Robert Holdstock,
The Hollowing
(HarperCollins, 1993; Orb, 2006)

When a neighbor who has been missing for a year suddenly appears on the road in front of his car, Robert Bradley has no idea that his life is about to change. Jim Keeton, dressed in a robe and pajamas, had followed his daughter Tallis into mysterious Ryhope Wood and never came back -- until now. Disoriented, often catatonic, Keeton can't explain where he's been, but he seems to have developed a rapport with Bradley's young son Alex, who was a friend of Tallis Keeton.

Soon Alex is caught up in Keeton's nightmare, and Robert Bradley isn't far behind. When Alex is found dead at the edge of the wood, it seems that the nightmare is over for him. After burying the battered body of his son, Bradley finds himself drawn into Ryhope, where, impossibly, Alex is still alive -- if he can find him.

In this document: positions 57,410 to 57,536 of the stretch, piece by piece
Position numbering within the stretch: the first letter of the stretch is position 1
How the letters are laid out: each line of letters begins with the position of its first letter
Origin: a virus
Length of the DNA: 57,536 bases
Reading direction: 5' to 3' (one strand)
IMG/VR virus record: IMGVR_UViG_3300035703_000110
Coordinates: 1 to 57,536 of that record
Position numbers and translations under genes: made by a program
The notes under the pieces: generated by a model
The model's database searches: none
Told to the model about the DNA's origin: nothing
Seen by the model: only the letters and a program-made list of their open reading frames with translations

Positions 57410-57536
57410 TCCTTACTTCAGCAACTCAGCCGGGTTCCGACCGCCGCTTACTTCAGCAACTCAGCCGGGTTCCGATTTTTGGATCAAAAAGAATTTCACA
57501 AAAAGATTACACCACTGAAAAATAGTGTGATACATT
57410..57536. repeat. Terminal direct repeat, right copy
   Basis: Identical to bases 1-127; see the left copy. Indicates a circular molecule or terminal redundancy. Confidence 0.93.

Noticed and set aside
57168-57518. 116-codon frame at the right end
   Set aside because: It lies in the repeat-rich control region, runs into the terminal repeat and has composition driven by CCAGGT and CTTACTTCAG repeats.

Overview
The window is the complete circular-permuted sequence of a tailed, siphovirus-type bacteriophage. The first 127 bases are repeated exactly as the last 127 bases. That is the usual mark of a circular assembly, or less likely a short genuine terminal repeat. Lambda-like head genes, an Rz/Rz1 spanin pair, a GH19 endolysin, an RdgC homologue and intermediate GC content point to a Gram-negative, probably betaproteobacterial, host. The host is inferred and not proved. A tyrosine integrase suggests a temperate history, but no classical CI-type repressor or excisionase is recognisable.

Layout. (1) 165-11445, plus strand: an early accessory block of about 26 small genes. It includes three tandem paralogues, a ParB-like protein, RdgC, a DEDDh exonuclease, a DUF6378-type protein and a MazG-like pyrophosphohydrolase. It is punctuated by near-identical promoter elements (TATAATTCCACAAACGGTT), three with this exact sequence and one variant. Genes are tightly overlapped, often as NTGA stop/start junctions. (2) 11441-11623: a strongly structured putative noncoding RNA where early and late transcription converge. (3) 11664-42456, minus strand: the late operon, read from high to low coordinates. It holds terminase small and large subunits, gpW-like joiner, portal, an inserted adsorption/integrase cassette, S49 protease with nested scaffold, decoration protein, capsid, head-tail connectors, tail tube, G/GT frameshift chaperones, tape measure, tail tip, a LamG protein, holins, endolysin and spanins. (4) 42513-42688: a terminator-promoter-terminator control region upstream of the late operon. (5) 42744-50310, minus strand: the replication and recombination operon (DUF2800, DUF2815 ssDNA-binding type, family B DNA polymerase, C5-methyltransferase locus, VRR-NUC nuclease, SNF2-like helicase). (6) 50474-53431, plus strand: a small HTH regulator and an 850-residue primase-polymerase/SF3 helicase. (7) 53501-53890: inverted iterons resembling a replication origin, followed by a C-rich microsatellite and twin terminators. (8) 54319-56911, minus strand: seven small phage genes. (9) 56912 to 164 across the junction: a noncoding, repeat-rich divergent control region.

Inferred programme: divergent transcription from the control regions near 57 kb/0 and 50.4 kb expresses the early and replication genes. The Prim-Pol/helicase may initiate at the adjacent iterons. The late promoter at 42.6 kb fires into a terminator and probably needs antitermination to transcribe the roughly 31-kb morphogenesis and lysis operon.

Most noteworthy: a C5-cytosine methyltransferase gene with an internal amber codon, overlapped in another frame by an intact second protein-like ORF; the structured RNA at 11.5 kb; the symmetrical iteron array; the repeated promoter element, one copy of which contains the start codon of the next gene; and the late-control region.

But Ryhope Wood is a place where the images of myth and legend -- mythagos -- come to life, and Alex's damaged mind is creating some of the most dangerous images of all. Bradley is helped by Helen Silverlock and Alexander Lytton, scientists who are studying Ryhope. But while he wants to find his son to rescue him, Lytton has a more sinister purpose in mind.

The Hollowing is the third book in Robert Holdstock's Mythago Cycle (following Mythago Wood and Lavondyss), but it is not necessary to have read the others to follow the story here. The story is sometimes a complex one, with everyone entering Ryhope Wood with their own mission in mind, but mostly follows either Alex or his father.

The idea of a place where anything the mind imagines can come to life is both exhilarating and frightening, because both the good and the bad can come to life -- delicate creatures as well as deadly Jacks. Great legends might turn out to be morally reprehensible men.

The Hollowing is by turns earthy, sensual, beautiful in description and frightening. I will be on the lookout for the other books in the series.

by Laurie Thayer
16 December 2006

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